The Arctic is an area of growing strategic importance. The European Union has an important role to play in supporting successful Arctic cooperation and helping to meet the challenges now facing the region. The EU is the world’s strongest proponent of greater international efforts to fight climate change. Moreover, it has 3 Arctic Council states amongst its members. The EU is also a major destination of resources and goods from the Arctic region. Many of its policies and regulations therefore have implications for Arctic stakeholders. The EU wants to engage more with Arctic partners to increase its awareness of their concerns and to address shared challenges in a collaborative manner.
EU Arctic policy has 3 main policy objectives:
- protecting and preserving the Arctic in cooperation with the people who live there
- promoting sustainable use of resources
- international cooperation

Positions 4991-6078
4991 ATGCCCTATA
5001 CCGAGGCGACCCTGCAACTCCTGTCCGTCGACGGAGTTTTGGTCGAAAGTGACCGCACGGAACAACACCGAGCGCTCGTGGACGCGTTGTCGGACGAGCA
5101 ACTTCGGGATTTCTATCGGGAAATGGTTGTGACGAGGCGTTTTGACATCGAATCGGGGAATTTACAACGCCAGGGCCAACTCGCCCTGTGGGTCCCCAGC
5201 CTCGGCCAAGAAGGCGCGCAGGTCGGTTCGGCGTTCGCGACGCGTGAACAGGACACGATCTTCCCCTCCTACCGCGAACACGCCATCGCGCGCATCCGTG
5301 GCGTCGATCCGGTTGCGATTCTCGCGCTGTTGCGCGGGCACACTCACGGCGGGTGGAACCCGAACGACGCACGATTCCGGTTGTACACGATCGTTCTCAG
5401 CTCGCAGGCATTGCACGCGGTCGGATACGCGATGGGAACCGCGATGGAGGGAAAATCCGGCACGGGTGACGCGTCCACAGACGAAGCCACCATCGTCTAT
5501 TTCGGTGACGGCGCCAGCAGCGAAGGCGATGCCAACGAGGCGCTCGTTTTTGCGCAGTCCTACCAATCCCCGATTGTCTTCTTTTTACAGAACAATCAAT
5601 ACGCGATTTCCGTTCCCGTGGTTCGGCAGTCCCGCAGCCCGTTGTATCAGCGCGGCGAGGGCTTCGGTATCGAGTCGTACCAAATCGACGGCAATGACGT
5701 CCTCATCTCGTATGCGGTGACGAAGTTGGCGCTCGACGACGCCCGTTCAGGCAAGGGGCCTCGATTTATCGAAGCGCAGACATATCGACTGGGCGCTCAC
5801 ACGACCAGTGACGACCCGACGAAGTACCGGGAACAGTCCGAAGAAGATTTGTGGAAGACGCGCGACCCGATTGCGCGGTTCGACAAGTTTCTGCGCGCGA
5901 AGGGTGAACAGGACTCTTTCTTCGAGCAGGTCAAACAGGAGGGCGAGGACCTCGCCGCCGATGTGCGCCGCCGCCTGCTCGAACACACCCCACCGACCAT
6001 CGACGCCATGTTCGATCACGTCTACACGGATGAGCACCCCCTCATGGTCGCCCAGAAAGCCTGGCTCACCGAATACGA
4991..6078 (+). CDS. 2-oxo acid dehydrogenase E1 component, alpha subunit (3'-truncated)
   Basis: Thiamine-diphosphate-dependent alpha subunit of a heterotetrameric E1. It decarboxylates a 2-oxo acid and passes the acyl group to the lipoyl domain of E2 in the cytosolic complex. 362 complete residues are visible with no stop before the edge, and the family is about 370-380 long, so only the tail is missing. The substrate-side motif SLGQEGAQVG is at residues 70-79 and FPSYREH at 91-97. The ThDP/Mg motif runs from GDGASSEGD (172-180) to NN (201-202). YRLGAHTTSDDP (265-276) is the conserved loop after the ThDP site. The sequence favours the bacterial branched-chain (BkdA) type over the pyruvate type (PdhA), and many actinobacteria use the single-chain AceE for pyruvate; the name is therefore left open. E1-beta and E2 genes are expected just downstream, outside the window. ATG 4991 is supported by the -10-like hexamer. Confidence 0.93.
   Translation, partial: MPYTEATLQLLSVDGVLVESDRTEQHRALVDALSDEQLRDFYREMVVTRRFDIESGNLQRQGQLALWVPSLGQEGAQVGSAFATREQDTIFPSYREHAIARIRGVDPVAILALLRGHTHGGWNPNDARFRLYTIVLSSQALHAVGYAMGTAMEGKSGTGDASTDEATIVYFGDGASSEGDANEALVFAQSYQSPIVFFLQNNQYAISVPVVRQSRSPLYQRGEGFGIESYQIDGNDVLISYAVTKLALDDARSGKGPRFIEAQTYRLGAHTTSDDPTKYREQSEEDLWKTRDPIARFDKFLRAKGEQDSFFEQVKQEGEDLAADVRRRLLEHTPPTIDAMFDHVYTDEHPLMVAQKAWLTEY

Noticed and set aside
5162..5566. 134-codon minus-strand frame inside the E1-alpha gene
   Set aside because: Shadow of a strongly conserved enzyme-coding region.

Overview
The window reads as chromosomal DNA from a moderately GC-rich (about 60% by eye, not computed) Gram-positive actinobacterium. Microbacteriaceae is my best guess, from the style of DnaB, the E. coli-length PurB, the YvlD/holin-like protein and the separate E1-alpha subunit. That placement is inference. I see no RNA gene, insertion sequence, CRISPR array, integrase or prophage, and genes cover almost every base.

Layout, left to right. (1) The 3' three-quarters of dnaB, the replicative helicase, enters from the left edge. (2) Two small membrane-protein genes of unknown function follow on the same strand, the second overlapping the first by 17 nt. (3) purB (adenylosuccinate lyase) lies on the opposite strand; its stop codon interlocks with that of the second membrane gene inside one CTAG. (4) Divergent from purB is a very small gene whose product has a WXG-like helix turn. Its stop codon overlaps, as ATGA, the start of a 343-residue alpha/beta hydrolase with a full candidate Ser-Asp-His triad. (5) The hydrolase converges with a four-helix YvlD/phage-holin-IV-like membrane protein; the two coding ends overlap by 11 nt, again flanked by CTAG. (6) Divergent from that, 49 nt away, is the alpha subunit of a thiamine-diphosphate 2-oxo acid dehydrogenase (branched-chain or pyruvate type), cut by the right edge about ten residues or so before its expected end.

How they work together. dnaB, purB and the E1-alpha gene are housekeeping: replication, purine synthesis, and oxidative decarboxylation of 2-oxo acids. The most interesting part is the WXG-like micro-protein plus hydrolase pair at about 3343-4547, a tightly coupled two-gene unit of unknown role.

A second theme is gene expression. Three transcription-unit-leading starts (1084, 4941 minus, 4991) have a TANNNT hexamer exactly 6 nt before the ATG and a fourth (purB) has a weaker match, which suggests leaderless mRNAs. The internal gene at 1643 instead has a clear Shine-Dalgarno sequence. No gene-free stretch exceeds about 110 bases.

As climate change and economic development accelerate in the Arctic region, the European Union intends to step up its engagement with its Arctic partners to jointly meet the challenge of safeguarding the environment while ensuring that development takes place sustainably.
The European Commission and the High Representative propose that further development of EU Arctic policy focus on 3 key areas:
- supporting research and channelling knowledge to address environmental and climate change in the Arctic
- acting responsibly to help ensure that economic development in the Arctic is based on sustainable use of resources and environmental expertise
- stepping up constructive engagement and dialogue with Arctic states, indigenous peoples and other partners
Read more on the European External Action Service (EEAS) webpages.